What is it like to like?

Philosophical Psychology 19 (6):743-765 (2006)
Abstract
The liking of a sensation, e.g., a taste, is a conscious occurrent but does not consist in having the liked sensation accompanied by a "pleasure sensation" - for there is no such sensation. Several alternative accounts of liking, including Aydede's "feeling episode" theory and Schroeder's representationalist theory are considered. The proposal that liking a sensation is having the non-sensory experience of liking directed upon it is explained and defended. The pleasure provided by thoughts, conversations, walks, etc., is analyzed and brought into relation to the account of liking one's sensations
Keywords PLEASURE   ACCOUNT
Categories (categorize this paper)
Options
 Save to my reading list
Follow the author(s)
My bibliography
Export citation
Find it on Scholar
Edit this record
Mark as duplicate
Revision history Request removal from index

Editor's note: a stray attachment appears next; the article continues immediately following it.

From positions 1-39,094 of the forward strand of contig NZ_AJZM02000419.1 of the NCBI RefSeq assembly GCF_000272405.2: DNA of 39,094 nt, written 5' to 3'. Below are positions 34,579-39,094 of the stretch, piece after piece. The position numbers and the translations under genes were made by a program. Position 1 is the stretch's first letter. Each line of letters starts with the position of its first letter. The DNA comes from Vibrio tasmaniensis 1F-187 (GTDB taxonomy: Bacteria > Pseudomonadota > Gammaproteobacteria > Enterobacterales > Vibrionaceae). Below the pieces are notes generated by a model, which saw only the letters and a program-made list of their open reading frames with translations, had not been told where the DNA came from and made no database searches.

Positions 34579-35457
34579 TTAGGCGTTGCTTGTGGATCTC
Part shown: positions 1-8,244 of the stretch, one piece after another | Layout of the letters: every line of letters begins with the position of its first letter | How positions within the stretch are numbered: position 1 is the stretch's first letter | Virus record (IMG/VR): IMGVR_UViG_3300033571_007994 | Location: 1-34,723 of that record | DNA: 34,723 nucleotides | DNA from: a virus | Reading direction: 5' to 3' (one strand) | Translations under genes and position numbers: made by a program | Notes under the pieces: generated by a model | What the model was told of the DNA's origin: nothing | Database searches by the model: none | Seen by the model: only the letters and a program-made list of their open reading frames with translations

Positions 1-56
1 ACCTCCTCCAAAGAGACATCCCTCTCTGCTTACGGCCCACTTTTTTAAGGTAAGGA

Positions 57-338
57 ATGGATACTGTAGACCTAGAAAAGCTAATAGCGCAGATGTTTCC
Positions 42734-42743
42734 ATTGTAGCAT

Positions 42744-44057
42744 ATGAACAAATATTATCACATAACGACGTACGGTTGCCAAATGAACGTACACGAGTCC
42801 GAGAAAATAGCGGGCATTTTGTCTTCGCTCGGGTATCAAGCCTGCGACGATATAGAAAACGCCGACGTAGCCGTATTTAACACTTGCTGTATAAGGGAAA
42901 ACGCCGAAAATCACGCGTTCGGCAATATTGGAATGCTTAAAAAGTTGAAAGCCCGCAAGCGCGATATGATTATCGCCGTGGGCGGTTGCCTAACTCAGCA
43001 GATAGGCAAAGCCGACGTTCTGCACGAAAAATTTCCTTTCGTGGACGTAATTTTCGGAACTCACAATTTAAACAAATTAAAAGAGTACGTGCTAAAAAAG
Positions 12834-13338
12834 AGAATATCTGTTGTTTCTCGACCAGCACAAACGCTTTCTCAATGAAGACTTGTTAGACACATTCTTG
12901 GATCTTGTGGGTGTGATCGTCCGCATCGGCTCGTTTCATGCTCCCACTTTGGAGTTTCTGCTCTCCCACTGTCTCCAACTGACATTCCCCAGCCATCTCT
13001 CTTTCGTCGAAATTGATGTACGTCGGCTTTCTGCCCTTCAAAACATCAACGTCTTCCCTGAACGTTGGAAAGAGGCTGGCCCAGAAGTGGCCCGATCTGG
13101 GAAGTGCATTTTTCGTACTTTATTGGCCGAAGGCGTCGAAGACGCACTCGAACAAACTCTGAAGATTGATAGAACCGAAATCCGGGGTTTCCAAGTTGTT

Download options
PhilPapers Archive


Upload a copy of this paper     Check publisher's policy on self-archival     Papers currently archived: 11,456
External links
Setup an account with your affiliations in order to access resources via your University's proxy server
Configure custom proxy (use this if your affiliation does not provide a proxy)
Through your library
References found in this work BETA
Murat Aydede (2000). An Analysis of Pleasure Vis-a-Vis Pain. Philosophy and Phenomenological Research 61 (3):537-570.
Warren S. Quinn (1968). Pleasure -- Disposition or Episode? Philosophy and Phenomenological Research 28 (June):578-86.

View all 8 references

Citations of this work BETA
Similar books and articles
Analytics

Monthly downloads

Added to index

2009-01-28

Total downloads

30 ( #59,686 of 1,102,446 )

Recent downloads (6 months)

4 ( #85,067 of 1,102,446 )

How can I increase my downloads?

My notes
Sign in to use this feature


Discussion
Start a new thread
Order:
There  are no threads in this forum
Nothing in this forum yet.